243-375 (757-300) 767-400ER 747SP
253-300 (A300) (A300-600) A330-200 A340-200 A350-800 787-9
295-440 777-200 A330-300 A340-300 777-200ER A350-900 777-200LR
313-366 A340-500 A340-500HGW A350-900R
358-550 747-100SR 747-300SR 747-100 777-300 747-200 777-300ER A350-1000
380-419 A340-600 A340-600HGW
410-568 747-400 747-400ER
<467 747-8
525-853 A380

Airbus A320 vs Boeing 737

Airbus A330 vs Boeing 767 & 777

Airbus A350 vs Boeing 787 & 777

Empty weight EW:

  1. ^ Proposed manufacturer's weight empty including expected overweight.
  2. ^ a b Final operating empty weight
  3. ^ a b Proposed operating empty weight not including expected overweight

Airbus A380 vs Boeing 747

Cross-section comparison of Airbus A380 versus Boeing 747-400

The wide-body Boeing 747-8, the latest modification of Boeing's largest airliner, is notably in direct competition on long-haul routes with the A380, a full-length double-deck aircraft now in service. For airlines seeking very large passenger airliners, the two have been pitched as competitors on various occasions. Following another delay to the A380 programme in October 2006, FedEx and the United Parcel Service canceled their orders for the A380-800 freighter. Some A380 launch customers deferred delivery or considered switching to the 747-8 and 777F aircraft.[18][19]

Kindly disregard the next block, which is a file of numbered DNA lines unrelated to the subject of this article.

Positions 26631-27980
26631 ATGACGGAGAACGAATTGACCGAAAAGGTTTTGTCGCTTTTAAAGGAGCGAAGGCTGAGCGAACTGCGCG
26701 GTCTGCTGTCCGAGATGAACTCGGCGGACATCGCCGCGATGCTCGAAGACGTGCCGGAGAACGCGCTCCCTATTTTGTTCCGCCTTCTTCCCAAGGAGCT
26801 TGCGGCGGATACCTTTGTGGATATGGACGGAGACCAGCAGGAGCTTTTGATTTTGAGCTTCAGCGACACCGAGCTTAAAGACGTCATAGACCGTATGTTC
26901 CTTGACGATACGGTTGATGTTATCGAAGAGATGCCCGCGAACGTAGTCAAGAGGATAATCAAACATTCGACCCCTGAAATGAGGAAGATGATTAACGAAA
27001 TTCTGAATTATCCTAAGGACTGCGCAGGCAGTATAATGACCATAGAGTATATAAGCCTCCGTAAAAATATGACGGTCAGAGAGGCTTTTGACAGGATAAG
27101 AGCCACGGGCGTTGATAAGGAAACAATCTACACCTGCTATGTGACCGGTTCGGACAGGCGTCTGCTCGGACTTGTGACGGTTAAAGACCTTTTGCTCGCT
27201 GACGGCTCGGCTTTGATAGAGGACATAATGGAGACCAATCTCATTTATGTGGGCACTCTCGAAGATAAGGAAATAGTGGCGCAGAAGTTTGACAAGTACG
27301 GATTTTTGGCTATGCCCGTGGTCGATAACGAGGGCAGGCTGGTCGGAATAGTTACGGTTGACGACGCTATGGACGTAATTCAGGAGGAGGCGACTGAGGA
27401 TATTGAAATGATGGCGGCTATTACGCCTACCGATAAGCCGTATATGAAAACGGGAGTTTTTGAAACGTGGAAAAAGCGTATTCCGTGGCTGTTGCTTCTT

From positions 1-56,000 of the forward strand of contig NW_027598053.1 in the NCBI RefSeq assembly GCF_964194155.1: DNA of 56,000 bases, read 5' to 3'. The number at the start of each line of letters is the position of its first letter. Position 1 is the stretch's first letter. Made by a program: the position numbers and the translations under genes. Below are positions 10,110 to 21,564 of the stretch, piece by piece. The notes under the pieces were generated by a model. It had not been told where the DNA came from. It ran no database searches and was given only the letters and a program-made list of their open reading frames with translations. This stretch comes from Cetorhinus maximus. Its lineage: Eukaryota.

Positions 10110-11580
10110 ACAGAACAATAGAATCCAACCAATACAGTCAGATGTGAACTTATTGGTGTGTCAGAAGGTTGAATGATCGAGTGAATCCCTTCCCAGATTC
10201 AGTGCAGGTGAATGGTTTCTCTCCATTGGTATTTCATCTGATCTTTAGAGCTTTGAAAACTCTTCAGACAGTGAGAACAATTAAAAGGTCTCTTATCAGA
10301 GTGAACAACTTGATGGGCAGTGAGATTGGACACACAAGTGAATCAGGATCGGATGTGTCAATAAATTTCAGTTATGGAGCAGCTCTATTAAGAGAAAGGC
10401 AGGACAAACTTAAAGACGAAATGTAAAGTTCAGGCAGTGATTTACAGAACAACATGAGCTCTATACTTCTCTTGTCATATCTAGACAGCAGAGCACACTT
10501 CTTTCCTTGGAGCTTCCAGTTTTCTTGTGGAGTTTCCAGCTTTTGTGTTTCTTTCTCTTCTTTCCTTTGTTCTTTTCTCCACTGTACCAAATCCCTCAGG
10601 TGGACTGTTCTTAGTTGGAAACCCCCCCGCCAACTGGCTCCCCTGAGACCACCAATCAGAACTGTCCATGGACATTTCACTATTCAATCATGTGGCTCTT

Boeing's advertising claims the 747-8I to have over 10% lighter per seat and 11% less fuel consumption per passenger with a trip-cost reduction of 21% and a seat-mile cost reduction of more than 6% compared to the A380. The 747-8F's empty weight is expected to be 80 tonnes (88 tons) lighter and 24% lower fuel burnt per ton with 21% lower trip costs and 23% lower ton-mile costs than the A380F.[20] In order to counter the perceived strength of the 747-8I, from 2012 Airbus will offer, as an option, improved maximum take-off weight allowing for a better payload/range performance. The precise size of the increase in maximum take-off weight is still unknown. British Airways and Emirates will be the first customers to take this offer.[21] As of April 2009 no airline has canceled an order for the passenger version of the A380. Boeing currently has only two commercial airline orders for the 747-8I: Lufthansa (20) and Korean Air Lines (5).[22]

EADS A330 MRTT - Northrop Grumman KC-45A vs Boeing KC-767

Data are preliminary and partially copied from A330-200 and 767-200ER.

The announcement in March 2008 that Boeing had lost a US$40 billion refuelling aircraft contract to Northrop Grumman and Airbus for the EADS/Northrop Grumman KC-45 with the United States Air Force drew angry protests in the United States Congress.[24] Upon review of Boeing's protest, the Government Accountability Office ruled in favor of Boeing and ordered the USAF to recompete the contract. Later, the entire call for aircraft was rescheduled, then canceled, with a new call decided upon in March 2010.